This post was originally published in 2016. I think it’s a fitting time of year to bring it back.
We all have things that scare us, of course. In the book that my 5th grade gifted students are reading, The Giver, the main character is “apprehensive” about an upcoming event. To help the students connect to the text, I asked them to list some of the things that worry or scare them. Using our green screen and the Green Screen app by DoInk, I had the students superimpose themselves on the image of Edvard Munch’s, The Scream. The students then used the WordFotoapp to add their specific fears to the picture. Here is one result. (You can click on it to see a larger view.)
When I looked closely at this student’s final product, I noticed the word, “division.” I was a little upset because I had told the students not to put silly things just to get a laugh. In my mind, division and multiplication would fall into that category, especially since this particular student has never had any problems achieving well in math.
“Why did you put this word when I told you not to put something silly?” I asked him as I pointed at his picture.
He looked at me solemnly. “I meant the division of people. You know, how war and other things divide us.”
It’s almost September 15th-ish, which means that Dot Day is quickly approaching! For those of you who have not encountered Dot Day before, it is an international event inspired by the Peter Reynolds book, The Dot. It’s all about celebrating creativity and “making your mark”! In last year’s post about Dot Day, I shared a few “new to me” Dot Day ideas for the celebration. This year, Breakout Edu has announced a brand new breakout adventure for elementary and middle school students based on The Dot. Students must solve the clues to set creativity and inspiration free. I recommend doing the breakout activity and then giving your students the opportunity to unleash their own inner artists as a follow-up!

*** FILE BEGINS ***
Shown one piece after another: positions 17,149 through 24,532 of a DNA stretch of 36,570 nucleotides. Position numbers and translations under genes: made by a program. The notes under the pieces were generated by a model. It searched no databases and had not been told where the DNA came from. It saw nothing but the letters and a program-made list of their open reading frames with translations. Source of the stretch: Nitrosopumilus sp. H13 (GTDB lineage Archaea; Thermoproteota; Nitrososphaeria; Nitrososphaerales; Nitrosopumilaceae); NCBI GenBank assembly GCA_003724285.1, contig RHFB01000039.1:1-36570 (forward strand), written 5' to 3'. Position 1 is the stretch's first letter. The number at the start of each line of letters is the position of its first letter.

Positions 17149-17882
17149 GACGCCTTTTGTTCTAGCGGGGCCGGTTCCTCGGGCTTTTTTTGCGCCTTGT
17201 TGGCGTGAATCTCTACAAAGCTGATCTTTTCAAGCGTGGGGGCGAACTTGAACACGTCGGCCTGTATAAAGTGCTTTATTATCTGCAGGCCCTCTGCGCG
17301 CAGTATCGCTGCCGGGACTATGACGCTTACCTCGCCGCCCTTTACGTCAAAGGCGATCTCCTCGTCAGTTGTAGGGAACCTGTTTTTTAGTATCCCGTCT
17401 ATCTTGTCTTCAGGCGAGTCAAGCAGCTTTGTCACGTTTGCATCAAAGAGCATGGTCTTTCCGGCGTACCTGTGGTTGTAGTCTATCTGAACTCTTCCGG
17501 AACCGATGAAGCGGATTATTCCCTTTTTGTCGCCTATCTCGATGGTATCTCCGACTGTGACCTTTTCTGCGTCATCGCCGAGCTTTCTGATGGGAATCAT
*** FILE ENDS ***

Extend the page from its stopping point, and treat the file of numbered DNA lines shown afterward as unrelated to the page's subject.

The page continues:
If you teach older students who have their own phones, this might be a fun idea for an impromptu writing prompt. The San Francisco Museum of Modern Art has decided to make more of its artwork available to the public by digitizing it and allowing us to text requests. Only 5% of its entire collection can be viewed in the SFMOMA’s physical building, but thousands more pieces are accessible through this new feature. You can text the number 57251, and type, “Send me” followed by a keyword or color. There’s something suspenseful about the whole endeavor that makes it a bit addictive.
I tried it out by texting, “Send me kindness, ” and received the following, somewhat depressing, reply.
Maybe kindness was too abstract? So I tried, “Love.”
Now remember, this is the Museum of Modern Art, so I guess I shouldn’t have been surprised by the answer to my next request.
Not really sure what the museum bot was trying to tell me there…
Anyway, I soon discovered that trying to use this activity as a “pick-me-up” was a bit too unpredictable, especially after I received a sad portrait of the war in Iraq after I asked for “home.” However, my daughter and I did have fun using emojis and asking for pictures of bread and dogs. (It does work with emojis, by the way.)
Not to be outdone by artifical intelligence, I decided to end our texting communication by asking for something that couldn’t possibly be mis-interpreted in a bleak way by a computer. “Send me a rainbow,” I asked.